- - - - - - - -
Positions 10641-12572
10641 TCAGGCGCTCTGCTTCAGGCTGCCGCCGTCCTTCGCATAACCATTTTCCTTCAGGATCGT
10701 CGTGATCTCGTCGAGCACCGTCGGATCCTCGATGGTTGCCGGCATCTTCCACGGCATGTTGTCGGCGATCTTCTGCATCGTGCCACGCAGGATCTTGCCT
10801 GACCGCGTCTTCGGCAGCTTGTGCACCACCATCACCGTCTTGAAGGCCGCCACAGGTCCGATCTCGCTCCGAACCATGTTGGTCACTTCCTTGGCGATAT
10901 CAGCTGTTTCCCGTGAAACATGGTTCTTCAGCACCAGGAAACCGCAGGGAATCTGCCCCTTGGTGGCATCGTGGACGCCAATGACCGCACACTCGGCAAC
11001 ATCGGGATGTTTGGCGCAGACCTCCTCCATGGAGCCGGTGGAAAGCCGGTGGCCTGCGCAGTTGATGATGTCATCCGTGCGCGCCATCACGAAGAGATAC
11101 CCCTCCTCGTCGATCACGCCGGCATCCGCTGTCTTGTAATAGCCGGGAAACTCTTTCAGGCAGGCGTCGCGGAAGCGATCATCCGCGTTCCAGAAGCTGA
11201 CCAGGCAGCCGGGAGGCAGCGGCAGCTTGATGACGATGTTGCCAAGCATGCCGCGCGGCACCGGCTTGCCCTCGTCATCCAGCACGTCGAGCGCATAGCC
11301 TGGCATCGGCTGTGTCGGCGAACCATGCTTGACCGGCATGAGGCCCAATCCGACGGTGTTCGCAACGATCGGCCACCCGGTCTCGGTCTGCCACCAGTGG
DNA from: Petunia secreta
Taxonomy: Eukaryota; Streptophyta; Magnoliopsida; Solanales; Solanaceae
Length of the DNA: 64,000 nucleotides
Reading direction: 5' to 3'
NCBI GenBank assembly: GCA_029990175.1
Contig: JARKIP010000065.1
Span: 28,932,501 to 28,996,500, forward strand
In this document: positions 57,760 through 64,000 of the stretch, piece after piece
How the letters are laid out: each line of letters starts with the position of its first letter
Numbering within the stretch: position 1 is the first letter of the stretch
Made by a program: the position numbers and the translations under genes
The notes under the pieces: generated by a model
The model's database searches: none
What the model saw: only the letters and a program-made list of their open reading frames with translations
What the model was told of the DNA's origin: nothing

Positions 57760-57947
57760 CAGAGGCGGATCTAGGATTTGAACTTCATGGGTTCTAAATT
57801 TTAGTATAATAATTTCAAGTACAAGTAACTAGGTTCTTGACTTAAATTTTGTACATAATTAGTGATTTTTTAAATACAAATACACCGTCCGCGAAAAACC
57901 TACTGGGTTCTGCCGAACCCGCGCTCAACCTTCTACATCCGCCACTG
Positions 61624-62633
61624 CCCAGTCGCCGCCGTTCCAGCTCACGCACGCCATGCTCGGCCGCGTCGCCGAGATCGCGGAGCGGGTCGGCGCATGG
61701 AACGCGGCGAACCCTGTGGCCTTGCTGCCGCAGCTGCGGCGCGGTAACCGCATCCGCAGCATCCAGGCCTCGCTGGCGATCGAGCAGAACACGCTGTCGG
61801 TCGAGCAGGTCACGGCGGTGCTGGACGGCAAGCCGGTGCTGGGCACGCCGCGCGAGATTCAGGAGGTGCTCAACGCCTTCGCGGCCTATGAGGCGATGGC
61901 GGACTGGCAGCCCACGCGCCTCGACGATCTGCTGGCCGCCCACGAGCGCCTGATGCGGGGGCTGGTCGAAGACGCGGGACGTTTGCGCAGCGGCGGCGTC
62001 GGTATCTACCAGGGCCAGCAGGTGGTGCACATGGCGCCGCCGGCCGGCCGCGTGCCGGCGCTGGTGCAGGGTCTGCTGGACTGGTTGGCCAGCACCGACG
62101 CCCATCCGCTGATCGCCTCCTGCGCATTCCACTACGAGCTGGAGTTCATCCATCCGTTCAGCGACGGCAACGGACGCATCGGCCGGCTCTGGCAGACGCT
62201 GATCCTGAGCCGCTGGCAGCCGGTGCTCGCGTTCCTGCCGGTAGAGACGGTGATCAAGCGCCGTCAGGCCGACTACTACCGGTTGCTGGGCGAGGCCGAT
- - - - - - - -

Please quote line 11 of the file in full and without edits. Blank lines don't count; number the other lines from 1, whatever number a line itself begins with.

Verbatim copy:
Taxonomy: Eukaryota; Streptophyta; Magnoliopsida; Solanales; Solanaceae